Anger and Hatred
Recognizing that he has wasted his life furthering the professor’s scholarship, Vanya responds in anger, a new and unaccustomed emotion for him. Although Vanya’s displeasure simmers throughout the play, it erupts into violence after Serebryakov announces his plan to sell the estate so that he and Yelena can buy a villa in Finland. Vanya then attempts to shoot the professor, only to miss, emphasizing the futility of his rebellion. Vanya’s full name, Voynitsky, hints at his potential for belligerence (the Russian word for ‘‘war’’ is ‘‘voyna’’).
Appearances and Reality
Vanya rails against Serebryakov’s intellectual posturing, knowing that the professors’s claims of intelligence are a fraud. ‘‘You were to us a creature of the highest order and your articles we knew by heart,’’ says Vanya. ‘‘But now my eyes are open! I see everything! You write about art, but you understand nothing of art! All your works, that I used to love, are not worth a brass penny! You fooled us!’’ Although some of Vanya’s charges have merit, Chekhov’s message is more complex. Serebryakov is not as bad and false as Vanya makes him out to be, but he is a self-absorbed, sick old man who has come to fear Vanya and his outbursts of indignation.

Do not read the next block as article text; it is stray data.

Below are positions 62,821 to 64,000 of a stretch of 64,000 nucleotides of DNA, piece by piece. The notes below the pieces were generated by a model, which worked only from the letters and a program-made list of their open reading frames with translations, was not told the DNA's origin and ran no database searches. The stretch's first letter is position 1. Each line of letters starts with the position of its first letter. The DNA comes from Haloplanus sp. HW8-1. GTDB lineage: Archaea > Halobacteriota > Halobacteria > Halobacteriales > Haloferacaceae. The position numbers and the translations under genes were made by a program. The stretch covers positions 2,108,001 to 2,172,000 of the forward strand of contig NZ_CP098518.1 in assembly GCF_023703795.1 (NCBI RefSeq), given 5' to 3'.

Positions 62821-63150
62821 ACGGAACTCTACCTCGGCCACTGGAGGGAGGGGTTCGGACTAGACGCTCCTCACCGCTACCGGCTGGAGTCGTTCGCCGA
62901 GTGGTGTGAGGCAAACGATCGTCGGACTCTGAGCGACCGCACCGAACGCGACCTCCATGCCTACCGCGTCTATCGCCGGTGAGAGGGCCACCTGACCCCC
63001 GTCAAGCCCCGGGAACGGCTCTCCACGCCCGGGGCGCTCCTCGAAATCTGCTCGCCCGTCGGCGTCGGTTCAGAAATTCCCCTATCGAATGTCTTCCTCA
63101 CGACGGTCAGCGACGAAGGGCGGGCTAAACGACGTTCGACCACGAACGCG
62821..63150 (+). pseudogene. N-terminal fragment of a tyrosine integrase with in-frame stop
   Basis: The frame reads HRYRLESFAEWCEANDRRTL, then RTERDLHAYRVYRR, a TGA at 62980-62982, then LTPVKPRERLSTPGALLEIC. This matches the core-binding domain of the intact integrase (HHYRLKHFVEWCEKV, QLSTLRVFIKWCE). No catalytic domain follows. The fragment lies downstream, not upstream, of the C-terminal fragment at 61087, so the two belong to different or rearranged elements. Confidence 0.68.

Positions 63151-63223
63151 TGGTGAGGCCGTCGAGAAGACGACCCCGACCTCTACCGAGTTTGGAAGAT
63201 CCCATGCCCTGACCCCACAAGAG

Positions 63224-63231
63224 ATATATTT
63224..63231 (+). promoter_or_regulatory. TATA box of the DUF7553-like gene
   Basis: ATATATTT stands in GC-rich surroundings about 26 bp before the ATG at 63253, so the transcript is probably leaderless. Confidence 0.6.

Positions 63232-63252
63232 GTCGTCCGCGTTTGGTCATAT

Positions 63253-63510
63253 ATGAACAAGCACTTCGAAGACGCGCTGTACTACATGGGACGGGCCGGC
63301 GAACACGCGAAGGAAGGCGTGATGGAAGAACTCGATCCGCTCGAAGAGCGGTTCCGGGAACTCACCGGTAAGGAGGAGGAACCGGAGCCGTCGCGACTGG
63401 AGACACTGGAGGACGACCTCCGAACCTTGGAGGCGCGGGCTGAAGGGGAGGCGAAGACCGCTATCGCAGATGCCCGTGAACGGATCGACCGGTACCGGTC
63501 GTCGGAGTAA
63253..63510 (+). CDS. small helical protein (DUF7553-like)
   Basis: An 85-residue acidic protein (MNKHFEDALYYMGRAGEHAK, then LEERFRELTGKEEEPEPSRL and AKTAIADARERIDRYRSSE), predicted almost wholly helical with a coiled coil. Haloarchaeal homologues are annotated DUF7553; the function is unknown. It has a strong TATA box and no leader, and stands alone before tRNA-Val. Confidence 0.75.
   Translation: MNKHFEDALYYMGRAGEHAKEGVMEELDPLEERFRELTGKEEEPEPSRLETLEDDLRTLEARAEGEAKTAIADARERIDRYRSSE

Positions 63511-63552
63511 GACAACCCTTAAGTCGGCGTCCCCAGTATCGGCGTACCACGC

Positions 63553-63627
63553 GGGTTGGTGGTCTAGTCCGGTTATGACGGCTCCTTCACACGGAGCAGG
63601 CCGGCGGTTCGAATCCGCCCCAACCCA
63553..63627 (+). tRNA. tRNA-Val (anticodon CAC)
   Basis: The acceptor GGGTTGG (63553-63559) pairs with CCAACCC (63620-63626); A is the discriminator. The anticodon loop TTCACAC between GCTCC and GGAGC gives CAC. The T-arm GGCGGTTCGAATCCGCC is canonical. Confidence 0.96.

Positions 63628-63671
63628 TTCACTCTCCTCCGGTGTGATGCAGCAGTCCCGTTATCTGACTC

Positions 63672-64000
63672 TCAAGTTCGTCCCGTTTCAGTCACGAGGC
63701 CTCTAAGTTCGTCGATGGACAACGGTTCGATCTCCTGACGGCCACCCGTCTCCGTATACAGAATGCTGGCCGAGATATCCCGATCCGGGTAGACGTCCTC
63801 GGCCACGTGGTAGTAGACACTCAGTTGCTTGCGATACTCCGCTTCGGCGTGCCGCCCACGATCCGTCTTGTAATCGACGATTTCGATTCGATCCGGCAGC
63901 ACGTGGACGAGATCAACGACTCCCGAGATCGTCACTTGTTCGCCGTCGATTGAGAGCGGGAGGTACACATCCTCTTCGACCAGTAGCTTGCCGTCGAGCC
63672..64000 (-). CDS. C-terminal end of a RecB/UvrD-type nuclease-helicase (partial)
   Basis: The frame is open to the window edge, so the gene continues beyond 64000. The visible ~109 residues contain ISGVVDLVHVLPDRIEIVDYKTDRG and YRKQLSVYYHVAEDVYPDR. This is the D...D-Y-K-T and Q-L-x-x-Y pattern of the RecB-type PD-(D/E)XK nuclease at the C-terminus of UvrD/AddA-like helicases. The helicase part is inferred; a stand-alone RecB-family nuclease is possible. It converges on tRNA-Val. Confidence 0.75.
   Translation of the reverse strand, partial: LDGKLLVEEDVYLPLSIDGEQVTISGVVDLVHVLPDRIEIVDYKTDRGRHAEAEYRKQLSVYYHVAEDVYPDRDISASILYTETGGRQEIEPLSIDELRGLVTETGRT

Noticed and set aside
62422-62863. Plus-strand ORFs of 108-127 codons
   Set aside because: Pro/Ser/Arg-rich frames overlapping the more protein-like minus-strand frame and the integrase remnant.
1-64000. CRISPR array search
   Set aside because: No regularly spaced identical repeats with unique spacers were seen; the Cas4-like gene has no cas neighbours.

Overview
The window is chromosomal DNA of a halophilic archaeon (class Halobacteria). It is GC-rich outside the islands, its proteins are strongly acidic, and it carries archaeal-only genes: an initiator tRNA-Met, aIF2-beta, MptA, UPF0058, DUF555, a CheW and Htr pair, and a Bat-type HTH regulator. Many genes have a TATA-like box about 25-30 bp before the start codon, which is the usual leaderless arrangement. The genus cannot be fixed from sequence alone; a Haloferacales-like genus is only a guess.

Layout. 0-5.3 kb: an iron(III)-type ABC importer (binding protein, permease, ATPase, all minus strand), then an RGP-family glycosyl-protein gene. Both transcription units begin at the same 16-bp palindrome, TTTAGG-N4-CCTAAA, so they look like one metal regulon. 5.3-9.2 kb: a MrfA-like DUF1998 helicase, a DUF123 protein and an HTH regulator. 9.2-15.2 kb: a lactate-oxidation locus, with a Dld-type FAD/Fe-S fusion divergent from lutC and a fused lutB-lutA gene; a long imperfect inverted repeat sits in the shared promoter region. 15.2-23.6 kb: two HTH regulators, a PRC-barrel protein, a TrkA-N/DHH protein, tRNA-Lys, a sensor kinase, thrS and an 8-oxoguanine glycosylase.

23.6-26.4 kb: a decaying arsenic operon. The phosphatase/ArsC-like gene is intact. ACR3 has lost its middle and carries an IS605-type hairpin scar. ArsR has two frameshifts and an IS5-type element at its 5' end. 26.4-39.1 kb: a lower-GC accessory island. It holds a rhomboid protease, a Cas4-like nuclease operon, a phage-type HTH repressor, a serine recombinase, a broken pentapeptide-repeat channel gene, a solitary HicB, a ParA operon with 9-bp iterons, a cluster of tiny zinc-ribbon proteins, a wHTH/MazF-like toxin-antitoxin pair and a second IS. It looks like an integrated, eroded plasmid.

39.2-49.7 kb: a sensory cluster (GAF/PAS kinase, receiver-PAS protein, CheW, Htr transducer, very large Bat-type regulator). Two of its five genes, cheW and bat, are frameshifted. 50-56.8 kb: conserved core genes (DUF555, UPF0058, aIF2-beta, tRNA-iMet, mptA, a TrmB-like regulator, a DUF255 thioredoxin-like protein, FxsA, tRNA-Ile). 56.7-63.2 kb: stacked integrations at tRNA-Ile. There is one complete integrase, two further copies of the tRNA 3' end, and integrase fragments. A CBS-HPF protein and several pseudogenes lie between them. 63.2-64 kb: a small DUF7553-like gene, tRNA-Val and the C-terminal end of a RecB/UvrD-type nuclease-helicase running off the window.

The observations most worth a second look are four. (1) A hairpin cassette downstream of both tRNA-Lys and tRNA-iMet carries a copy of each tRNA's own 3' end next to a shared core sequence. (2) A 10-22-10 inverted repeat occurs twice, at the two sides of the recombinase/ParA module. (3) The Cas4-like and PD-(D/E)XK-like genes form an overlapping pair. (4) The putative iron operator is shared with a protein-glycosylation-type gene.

Choices and Consequences
Vanya’s mother, Maria Vasilyevna, chides her son for railing against his fate,...
(The entire section is 1283 words.)
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